Amazing but true: Eating chocolate could actually save your life, by dramatically reducing risk for heart attacks and stroke, new research shows. Dark chocolate and cocoa powder actually contain more disease-fighting antioxidants than do blueberries, cranberries, acai, and other “superfruits,” according to a peer-reviewed study published in Chemistry Central Journal.
People who eat the most chocolate are 37 percent less likely to develop cardiovascular disease (CVD)—the leading killer of Americans—and 29 percent less likely to suffer a stroke, compared to those who eat the least, according to an analysis of seven earlier studies involving 114,009 participants. One of the most surprising findings was that indulging in the sweet treat also trims diabetes risk by 31 percent, an international team of researchers reported in British Medical Journal.
Used as currency by ancient Aztecs and dubbed “food of the gods” by 18th century naturalist Carl Linneaus, the beans of the tropical cacao tree contain powerful disease-fighting compounds called flavonols--antioxidants also found in tea, wine, fruits and vegetables. To find out about cocoa’s cardiometabolic benefits, I talked to Amy Doneen, MSN, ARNP, medical director of the Heart Attack and Stroke Prevention Center in Spokane, Washington.
A new analysis of 42 earlier randomized clinical trials of chocolate, cocoa and flavan-3-ol (a heart-healthy flavonol in cocoa) found “previously unreported promising effects” on insulin resistance (IR), a condition that greatly magnifies the risk of type 2 diabetes. “Research also shows that insulin resistance is also root cause of 70 percent of heart attacks,” reports Doneen.
Here’s how IR happens: Insulin, a hormone produced by the pancreas, acts as a key to unlock cells, allowing glucose to enter and be converted into energy. Obesity, particularly in the belly, plus genetic factors, often causes the body to become insensitive to insulin, forcing beta cells in the pancreas to go into overdrive, pumping out more and more insulin to keep up with demand. If IRs goes untreated, eventually the beta cells break down, like a burnt-out motor. Blood sugar starts to climb, leading to type 2 diabetes.
The chemical changes triggered by IR attack blood vessels in a variety of stealthy ways, explains Doneen. “Injuries to vessel walls make it easier to LDL cholesterol to burrow inside and clump into plaque deposits. HDL (good) cholesterol becomes less effective at cleaning blood vessels.”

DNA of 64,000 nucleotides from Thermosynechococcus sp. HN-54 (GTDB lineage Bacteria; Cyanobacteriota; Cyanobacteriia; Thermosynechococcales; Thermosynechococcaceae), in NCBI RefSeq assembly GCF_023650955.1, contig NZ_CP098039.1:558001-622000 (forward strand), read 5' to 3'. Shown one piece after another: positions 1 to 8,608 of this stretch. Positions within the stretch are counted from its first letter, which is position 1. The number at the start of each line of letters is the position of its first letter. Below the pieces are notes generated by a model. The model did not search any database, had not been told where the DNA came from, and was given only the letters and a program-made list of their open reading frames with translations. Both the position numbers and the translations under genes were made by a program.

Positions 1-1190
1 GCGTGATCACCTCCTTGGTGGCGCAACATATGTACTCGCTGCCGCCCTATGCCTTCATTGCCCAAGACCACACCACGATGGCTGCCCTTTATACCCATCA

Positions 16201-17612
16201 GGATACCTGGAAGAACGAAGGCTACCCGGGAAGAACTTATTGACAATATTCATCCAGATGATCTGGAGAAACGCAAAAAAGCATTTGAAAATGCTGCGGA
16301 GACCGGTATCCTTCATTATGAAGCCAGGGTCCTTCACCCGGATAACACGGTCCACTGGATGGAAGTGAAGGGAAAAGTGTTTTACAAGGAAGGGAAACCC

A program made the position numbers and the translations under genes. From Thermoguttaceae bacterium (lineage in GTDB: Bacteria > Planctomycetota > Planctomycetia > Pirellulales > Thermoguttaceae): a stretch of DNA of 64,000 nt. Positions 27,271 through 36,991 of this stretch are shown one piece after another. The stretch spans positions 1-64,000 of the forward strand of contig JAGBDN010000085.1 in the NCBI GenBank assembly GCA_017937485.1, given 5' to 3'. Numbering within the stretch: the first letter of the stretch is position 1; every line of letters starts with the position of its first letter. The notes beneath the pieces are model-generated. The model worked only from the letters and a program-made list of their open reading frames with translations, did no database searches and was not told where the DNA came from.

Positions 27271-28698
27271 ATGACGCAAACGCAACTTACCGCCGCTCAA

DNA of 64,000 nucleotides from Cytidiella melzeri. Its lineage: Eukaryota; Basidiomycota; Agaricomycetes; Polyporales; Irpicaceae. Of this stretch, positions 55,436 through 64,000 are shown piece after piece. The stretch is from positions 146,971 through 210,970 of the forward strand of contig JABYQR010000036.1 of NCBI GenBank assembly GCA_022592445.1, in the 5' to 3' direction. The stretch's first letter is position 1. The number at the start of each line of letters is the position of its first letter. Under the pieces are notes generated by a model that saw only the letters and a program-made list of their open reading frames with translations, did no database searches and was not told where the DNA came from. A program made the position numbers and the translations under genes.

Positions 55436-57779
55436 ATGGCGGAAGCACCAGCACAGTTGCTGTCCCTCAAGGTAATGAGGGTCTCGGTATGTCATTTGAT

Over time, blood vessels grow stiffer, contributing to high blood pressure and wear and tear on artery linings. “Plaque deposits become increasingly inflamed, making them likely to rupture,” adds Doneen. “Blood gets stickier and more likely to clot, all of which sets the stage for a heart attack.”
The analysis, conducted by researchers from Harvard and other centers, also found that chocolate, cocoa, and flavan-3-ol reduce major CVD risk factors, by increasing blood flow through vessels, improving cholesterol, and reducing blood pressure.
“Since high blood pressure is the number 1 cause of stroke, the blood-pressure reductions seen in this and several other major studies are the most likely reason why dark chocolate has been linked significantly lower rates of stroke in randomized clinical trials,” says Doneen. Studies typically show a small, but significant, drop in both systolic and diastolic pressure in people who ate the most chocolate and cocoa.
Although three major randomized studies all found that people who ate the most chocolate achieved the greatest heart health benefits, here’s the disappointing news for chocoholics: On average, those study participants consumed less than two ounces of chocolate a week.
Yet even that tiny amount can have a surprisingly big impact: A 2010 study published in European Heart Journal reports that people who ate an average of 7.5 grams of chocolate a day were 27 percent less likely to have heart attacks and 48 percent less likely to suffer strokes than those who ate less than one gram per day, even after risk factors like smoking, obesity and lack of exercise were taken into account. The researchers tracked 19,357 people ages 35 to 65 for about eight years.
Based on this scientific evidence, says Doneen, “One little square of dark chocolate a day is all you need—and the darker, the better. Ten grams (one-third of an ounce) has about 50 calories, so it won’t make you fat, but it does your heart good.”
Here are some chocolate do’s and don’ts:
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